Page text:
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through dovetails long or short?

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Forum topic by 12strings posted 07-24-2014 04:45 PM 857 views 0 times favorited 10 replies Add to Favorites Watch
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12strings

434 posts in 1849 days


07-24-2014 04:45 PM

When you set your marking guage (or other method for determining the length of your tails and pins) for through dovetails, which of the following do you do?

a. Try to make them exactly right to minimize cleanup planing when you are done.

b. Make them slightly too long on purpose and plane off the end grain to make them level.

c. Make them slightly too short on purpose, so you can plane the drawer side down a little and avoid having to plane end grain.

-- I'm strictly hand-tool only...unless the power tool is faster and easier!


10 replies so far

View JayT's profile

JayT

4783 posts in 1676 days


#1 posted 07-24-2014 04:51 PM

A

-- "Good judgement is the result of experience. A lot of experience is the result of poor judgement."

View Rob's profile

Rob

704 posts in 2536 days


#2 posted 07-24-2014 05:09 PM

I’ve only practiced hand cutting dovetails a little, but if I recall correctly Marc Adams and other instructors at a woodworking event recommended cutting the pins and tails a little long and flushing them up later.

Marc Adams has a nice “Dovetail Refresher” video; about halfway through he talks about scribing the lines a little deeper than the thickness of each piece of wood.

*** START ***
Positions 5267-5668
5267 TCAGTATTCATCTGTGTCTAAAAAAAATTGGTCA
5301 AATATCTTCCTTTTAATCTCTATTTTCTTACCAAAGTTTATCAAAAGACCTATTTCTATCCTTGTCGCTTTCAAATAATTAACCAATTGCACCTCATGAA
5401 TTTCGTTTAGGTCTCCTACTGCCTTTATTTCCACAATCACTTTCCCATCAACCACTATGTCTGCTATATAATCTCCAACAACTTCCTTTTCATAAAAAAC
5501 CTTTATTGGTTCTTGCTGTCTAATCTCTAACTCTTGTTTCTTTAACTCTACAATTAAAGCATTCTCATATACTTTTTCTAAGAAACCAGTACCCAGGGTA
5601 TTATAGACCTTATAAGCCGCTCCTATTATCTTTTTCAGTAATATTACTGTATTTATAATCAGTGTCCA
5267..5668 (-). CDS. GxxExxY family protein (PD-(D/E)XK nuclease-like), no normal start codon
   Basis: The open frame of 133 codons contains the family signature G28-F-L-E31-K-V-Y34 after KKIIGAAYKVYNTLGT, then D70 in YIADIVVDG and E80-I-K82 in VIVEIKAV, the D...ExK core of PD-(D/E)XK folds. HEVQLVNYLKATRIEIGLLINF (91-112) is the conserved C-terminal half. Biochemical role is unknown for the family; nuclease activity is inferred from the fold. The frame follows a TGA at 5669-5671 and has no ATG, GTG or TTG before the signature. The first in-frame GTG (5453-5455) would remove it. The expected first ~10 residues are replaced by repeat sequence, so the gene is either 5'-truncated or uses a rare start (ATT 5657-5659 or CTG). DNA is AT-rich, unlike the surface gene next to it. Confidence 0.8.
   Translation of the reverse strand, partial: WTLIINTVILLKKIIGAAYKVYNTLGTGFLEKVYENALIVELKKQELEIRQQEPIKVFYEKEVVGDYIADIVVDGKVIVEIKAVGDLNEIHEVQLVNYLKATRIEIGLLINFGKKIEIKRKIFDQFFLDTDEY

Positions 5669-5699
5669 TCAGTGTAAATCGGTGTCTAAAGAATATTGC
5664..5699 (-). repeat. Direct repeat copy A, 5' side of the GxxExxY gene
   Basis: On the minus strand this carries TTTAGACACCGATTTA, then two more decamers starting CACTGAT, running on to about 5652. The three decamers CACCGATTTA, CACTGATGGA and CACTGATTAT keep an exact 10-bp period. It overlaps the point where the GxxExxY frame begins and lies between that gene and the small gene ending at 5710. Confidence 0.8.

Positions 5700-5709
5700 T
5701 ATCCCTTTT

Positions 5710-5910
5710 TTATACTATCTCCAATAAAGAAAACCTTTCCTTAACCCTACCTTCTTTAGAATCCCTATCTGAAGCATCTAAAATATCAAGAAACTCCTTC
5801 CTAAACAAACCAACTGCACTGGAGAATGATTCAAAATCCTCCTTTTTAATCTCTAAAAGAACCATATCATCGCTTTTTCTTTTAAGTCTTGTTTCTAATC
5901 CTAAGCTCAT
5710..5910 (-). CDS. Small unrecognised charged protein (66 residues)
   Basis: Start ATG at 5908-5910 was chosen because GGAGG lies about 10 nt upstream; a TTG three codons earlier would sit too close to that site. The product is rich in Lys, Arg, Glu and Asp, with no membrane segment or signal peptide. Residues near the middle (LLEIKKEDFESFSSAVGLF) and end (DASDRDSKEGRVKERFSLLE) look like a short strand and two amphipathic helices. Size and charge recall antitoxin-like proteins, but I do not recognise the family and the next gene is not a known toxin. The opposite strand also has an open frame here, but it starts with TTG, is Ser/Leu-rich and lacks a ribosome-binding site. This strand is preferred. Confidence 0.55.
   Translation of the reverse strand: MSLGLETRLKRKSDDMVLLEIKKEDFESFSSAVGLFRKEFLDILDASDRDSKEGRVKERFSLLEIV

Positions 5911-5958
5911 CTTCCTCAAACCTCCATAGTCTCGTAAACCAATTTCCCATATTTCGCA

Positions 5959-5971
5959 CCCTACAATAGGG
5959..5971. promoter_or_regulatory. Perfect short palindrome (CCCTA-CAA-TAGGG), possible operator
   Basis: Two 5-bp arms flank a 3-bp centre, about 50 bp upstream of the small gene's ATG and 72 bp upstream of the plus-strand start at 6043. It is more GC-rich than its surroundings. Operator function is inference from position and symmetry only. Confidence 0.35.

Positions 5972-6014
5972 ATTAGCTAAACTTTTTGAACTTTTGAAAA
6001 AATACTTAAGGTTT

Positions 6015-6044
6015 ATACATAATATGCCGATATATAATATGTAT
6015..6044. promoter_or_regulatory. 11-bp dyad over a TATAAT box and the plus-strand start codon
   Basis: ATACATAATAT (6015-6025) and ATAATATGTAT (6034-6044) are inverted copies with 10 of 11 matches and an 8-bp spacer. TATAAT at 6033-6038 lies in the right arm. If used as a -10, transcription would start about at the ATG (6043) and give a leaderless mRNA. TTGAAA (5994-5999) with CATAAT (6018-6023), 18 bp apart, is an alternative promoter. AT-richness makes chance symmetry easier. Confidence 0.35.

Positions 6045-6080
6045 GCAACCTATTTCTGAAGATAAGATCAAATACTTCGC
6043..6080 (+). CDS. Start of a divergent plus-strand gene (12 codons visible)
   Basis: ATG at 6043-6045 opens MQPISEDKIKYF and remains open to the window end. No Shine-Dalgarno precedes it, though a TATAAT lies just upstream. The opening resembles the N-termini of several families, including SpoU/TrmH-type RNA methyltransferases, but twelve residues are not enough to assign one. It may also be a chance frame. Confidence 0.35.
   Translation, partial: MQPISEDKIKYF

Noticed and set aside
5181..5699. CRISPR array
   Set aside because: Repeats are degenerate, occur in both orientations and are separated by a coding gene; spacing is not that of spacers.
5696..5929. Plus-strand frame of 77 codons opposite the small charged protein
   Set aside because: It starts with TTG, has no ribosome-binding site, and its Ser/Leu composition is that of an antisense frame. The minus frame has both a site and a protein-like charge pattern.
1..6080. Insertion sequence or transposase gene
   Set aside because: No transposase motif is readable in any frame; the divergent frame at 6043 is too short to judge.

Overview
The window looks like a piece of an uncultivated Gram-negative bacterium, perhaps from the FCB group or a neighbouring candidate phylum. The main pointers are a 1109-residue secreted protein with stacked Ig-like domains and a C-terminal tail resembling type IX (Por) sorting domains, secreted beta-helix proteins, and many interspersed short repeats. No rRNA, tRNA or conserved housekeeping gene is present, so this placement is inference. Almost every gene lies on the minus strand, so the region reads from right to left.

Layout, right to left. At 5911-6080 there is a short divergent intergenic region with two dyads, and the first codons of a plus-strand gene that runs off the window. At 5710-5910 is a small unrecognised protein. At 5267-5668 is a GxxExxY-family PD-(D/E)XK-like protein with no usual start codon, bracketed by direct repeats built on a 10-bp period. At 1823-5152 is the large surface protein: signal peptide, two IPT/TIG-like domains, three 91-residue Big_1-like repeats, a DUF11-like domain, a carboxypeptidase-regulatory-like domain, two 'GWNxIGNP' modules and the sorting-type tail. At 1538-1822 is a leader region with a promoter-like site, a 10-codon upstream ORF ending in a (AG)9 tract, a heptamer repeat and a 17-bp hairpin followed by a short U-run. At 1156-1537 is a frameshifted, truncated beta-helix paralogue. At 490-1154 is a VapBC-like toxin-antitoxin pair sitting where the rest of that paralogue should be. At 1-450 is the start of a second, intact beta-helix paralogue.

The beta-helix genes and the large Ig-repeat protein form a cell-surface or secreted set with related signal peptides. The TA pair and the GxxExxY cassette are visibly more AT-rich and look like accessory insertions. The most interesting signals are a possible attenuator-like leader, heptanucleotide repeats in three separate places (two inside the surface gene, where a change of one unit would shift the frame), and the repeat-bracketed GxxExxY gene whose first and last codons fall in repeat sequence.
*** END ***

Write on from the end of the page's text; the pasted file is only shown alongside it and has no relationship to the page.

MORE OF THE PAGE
https://www.youtube.com/watch?v=9Ns5WBBE2L4

-- Ask an expert or be the expert - http://woodworking.stackexchange.com

View Loren's profile

Loren

8309 posts in 3113 days


#3 posted 07-24-2014 05:15 PM

C.

View exelectrician's profile

exelectrician

2327 posts in 1892 days


#4 posted 07-24-2014 05:15 PM

B.

-- Love thy neighbour as thyself

View jdh122's profile

jdh122

879 posts in 2282 days


#5 posted 07-24-2014 05:22 PM

I usually do B, but it can be a lot of work to plane that end grain down, especially on big piece like a blanket chest. It’s really easy to have little pieces break off in the joint, but a super sharp blade, skewed, will do it. I dream of doing A and having it work.

-- Jeremy, in the Acadian forests

View timbertailor's profile

timbertailor

1592 posts in 889 days


#6 posted 07-24-2014 06:13 PM



B.

- exelectrician

Ditto. A little proud.

-- Brad, Texas, https://www.youtube.com/user/tonkatoytruck/feed

View Smitty_Cabinetshop's profile

Smitty_Cabinetshop

13734 posts in 2083 days


#7 posted 07-24-2014 11:33 PM

A. Why intentionally cut something wrong?

-- Don't anthropomorphize your handplanes. They hate it when you do that. -- OldTools Archive --

View Don W's profile

Don W

17966 posts in 2032 days


#8 posted 07-25-2014 12:32 AM

B

if they are long intentionally, its not wrong, its a process.

-- Master hand plane hoarder. - http://timetestedtools.net

View sweetwilliam's profile

sweetwilliam

3 posts in 867 days


#9 posted 07-25-2014 12:25 PM

B. But only slightly. Rather work on a little end grain than a whole panel.

View BinghamtonEd's profile

BinghamtonEd

2281 posts in 1834 days


#10 posted 07-25-2014 02:03 PM

B. I set my gauge to the thickness of the stock plus a little, maybe a dollar bill folded in half.

If you’re Canadian, though, the loonie will leave a lot of planing to do.

-- - The mightiest oak in the forest is just a little nut that held its ground.

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